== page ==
Amazon of Europe, in fact, is a real brand, with an official website where you can find all the necessary information and make reservations. To assess the impact of tourism in a hitherto unfrequented area, the group uses models made by UNESCO staff.
The partners thus hope to promote zero-emission initiatives, pushing for green jobs in an area where, with the exception of the Austrian section and the Croatian town of Osijek, unemployment and depopulation are a constant threat. “At first, people were skeptical,” comments Krajnik, “but over the years more and more people have realized the uniqueness of the place where they live and the opportunities it offers.”
A threatened paradise
The UNESCO Mura-Drava-Danube Biosphere Reserve was established in 2021 and many of its functions have also been funded by European cooperation projects. The only United Nations reservation to be shared by five countries, it aims to “create a model of international cooperation for the management of river basins, and at the same time build bridges between people and nature”.
Historically a border region of out-of-control flooding, “Europe’s Amazon” has been largely untouched by the tumultuous development that cemented and channeled major rivers elsewhere on the continent. It is therefore a unique green belt, 700 kilometers long, covering nearly one million hectares in the heart of central Europe.
In the thirteen protected areas that make up the reserve, unique habitats have been preserved, essential to the subsistence of around 250,000 migrating waterfowl each year. The reserve is home to the largest colony of white eagles on the continent and many other endangered species such as little tern, black stork, beaver, otter and sturgeon. The cultural heritage of the region is also particularly varied, while there is no shortage of gastronomic specialties, such as Sombor cheese made exclusively from the milk of sheep that graze near the Danube in the vicinity of the Serbian town.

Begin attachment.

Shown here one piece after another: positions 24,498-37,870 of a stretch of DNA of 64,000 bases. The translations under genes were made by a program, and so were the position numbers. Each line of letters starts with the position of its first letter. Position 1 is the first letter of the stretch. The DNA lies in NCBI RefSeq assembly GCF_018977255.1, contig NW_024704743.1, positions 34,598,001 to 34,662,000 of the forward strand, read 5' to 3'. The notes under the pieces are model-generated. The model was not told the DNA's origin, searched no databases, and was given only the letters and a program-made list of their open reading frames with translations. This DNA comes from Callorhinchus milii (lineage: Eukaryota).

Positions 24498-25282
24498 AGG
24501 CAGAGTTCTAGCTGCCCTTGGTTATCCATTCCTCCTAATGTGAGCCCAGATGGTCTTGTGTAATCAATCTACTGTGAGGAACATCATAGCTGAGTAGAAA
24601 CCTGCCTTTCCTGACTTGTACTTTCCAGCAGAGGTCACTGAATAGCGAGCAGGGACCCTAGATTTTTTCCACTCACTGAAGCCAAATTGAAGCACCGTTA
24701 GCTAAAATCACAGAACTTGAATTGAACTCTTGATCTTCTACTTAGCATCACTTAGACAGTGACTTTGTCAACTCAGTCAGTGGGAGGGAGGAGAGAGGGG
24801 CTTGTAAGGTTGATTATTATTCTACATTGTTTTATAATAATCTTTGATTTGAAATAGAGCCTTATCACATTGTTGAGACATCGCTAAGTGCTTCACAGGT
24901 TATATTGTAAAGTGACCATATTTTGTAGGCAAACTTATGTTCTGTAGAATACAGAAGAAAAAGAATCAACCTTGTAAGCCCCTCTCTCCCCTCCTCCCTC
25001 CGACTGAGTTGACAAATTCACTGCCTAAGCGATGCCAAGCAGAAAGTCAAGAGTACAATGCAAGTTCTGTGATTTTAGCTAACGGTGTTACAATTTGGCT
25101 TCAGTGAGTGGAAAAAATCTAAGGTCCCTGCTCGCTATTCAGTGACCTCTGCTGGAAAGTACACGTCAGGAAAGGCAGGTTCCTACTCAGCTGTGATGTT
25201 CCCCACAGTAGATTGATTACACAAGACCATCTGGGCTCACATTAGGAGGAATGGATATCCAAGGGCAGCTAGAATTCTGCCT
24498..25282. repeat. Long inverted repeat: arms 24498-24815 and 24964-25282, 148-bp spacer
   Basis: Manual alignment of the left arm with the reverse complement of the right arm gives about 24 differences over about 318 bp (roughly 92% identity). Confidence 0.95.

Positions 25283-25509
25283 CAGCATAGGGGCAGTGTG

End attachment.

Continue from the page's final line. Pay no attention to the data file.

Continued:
The area is crucial for flood protection, clean water supply and fertile soil for almost a million people, and in times of climate change its protection is even more essential. However, not everyone thinks so. “Contrary to EU environmental laws and international standards, river management in Croatia, Hungary and Serbia is still based on outdated concepts,” write environmental NGOs led by WWF on the website. of the reserve. Despite UNESCO protection, they explain, there are plans for new hydropower plants and river regulation, which until now have been largely in the wild. New embankments would also impact some iconic areas of the area such as the Kopački Rit wetlands in Croatia.
Two diametrically opposed visions clash on the future of the European Amazon. “If the cycle path is also a success from the point of view of sustainable development”, comments Krajnik, “it will make an important contribution not only for the population living there, but also for the safeguarding of the entire reserve”.
This content is published as part of the “Work4Future” project co-funded by the European Union (EU). The EU is in no way responsible for the information or opinions expressed within the framework of the project. Responsibility for the content rests exclusively with OBC Transeuropa. Go to “Work4Future”